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Would You Follow Dan Price?

Nothing steams up water cooler talks like salary. One of the most recent debates was Gravity Payments CEO Dan Price’s decision to offer all employees a starting salary of $70k, and reduce his own salary from $1M to $70k. We asked three DC tech leaders for their take on whether it makes sense.

Kristin Muhlner, CEO of newBrandAnalytics


What do you think of Dan Price's decision?

I don’t know Gravity Payments, but my sense is that this is an alternative way for him to implement profit sharing, given that the company is privately held and profitable. Leaders have a broad array of tools at their disposal to close salary gaps and share profits, including benefit programs, 401k matching, bonus programs and option plans. But to arbitrarily say that everyone, irrespective of contribution or skill, should be paid a salary that might be well above market? I’m a capitalist, so no. 

Would you consider boosting your company's starting salaries to a set level?

We pay market comparable rates, and we spend a lot of time ensuring that we are compensating our team fairly while creating a fun, inspiring work environment. Our average salary is already above $70k given that we employ a number of highly experienced team members. Establishing a minimum threshold would seem to make it prohibitively expensive to hire recent college grads with great intelligence and energy but less experience.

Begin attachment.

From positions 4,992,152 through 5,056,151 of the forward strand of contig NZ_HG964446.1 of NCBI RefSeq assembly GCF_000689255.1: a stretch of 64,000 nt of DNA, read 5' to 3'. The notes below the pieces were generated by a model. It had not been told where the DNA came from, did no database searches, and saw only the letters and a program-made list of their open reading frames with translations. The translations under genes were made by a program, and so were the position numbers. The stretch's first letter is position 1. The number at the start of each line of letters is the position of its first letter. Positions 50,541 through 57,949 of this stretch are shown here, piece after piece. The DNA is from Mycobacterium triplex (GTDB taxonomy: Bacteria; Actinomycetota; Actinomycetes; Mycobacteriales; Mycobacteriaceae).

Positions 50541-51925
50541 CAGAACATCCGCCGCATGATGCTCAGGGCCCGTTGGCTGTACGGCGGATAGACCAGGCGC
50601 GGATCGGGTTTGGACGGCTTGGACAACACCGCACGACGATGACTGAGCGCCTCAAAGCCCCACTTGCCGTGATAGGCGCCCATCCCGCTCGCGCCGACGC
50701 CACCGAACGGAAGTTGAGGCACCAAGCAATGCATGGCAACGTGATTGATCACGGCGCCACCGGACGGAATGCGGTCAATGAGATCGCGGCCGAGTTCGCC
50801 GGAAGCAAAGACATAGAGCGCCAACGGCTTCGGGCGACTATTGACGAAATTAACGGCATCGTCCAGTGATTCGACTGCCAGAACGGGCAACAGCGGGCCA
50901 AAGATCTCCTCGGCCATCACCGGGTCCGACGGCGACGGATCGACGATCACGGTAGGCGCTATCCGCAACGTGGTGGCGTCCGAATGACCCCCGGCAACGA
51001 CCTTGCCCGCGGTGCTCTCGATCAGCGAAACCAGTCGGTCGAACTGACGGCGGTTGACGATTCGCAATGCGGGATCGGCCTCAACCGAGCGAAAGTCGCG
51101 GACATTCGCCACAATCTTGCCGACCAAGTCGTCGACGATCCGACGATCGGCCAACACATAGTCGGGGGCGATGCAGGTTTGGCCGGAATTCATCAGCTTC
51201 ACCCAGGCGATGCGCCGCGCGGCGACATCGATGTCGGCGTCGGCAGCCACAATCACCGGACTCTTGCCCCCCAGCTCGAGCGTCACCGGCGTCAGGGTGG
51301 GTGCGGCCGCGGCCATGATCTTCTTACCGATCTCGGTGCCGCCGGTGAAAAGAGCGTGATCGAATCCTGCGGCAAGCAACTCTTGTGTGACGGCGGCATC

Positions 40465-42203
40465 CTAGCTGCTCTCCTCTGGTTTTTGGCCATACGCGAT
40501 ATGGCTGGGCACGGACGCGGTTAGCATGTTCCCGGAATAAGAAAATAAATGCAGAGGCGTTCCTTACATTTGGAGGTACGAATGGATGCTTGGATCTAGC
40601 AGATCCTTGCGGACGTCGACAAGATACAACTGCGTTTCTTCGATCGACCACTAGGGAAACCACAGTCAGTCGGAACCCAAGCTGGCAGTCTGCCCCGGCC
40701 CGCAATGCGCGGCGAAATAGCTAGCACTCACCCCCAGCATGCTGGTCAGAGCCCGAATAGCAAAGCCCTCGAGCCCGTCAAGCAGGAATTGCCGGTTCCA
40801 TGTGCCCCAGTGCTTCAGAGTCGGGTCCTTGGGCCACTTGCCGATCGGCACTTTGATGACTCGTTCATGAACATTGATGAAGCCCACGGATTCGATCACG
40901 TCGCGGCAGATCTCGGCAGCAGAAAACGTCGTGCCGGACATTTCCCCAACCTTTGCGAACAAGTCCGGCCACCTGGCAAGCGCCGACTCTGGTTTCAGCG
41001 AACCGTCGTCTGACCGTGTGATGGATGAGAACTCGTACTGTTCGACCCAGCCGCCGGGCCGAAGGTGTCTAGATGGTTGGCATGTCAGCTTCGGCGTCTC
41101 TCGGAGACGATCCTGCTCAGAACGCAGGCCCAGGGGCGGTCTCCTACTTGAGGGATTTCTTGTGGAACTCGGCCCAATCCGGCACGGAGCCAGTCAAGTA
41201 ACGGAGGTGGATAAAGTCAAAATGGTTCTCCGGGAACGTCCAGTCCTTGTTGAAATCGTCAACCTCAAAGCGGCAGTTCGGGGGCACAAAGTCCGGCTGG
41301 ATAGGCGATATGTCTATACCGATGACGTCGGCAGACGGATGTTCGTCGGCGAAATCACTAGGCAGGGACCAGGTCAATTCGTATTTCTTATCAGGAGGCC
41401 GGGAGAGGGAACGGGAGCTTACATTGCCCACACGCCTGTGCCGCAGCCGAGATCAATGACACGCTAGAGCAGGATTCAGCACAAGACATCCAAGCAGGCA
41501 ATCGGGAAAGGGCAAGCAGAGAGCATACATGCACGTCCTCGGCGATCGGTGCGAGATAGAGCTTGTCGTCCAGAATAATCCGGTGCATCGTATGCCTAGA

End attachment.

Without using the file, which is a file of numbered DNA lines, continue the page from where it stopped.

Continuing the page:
Matt Caywood, CEO/co-founder of TransitScreen


(Matt is on the right with co-founder Ryan Croft.)

Why is this a good or bad idea?

People are looking to work for organizations that are flat, transparent and honest. This was a good move that helps shift the “center of gravity” in the tech industry.

What do you think of Dan's decision to lower his own salary?

I’m surprised the CEO was taking $1M in direct compensation. He’s the founder also, he should have a substantial chunk of shares.

Should other corporate leaders follow suit?

One of Price’s reasons to have a salary minimum is that employees need a buffer against financial reversals. Employees need a buffer against risk—but so do small startups. Gravity Payments has 100 to 200 employees, and it’s appropriate to consider at that stage

Brad Heidemann, CEO of Tahzoo


What do you think of Dan Price's decision? 

I have to give Dan credit for a disruptive approach to how he runs his company. It speaks volumes to the investment he has in his employees and his confidence that they are a valuable and integral part of his company’s future. At the very least, it’s garnered a lot of attention for the company.

Would you consider boosting your company's salaries to a set level? 

It’s an interesting consideration. At Tahzoo, I always strive to hire happy, smart, interesting people who are driven by change.

Should other corporate leaders follow suit? 

Every corporate leader needs to evaluate what motivates their company culture. Perhaps a common salary is the right way to go, perhaps it's more about a shared set of values or purpose.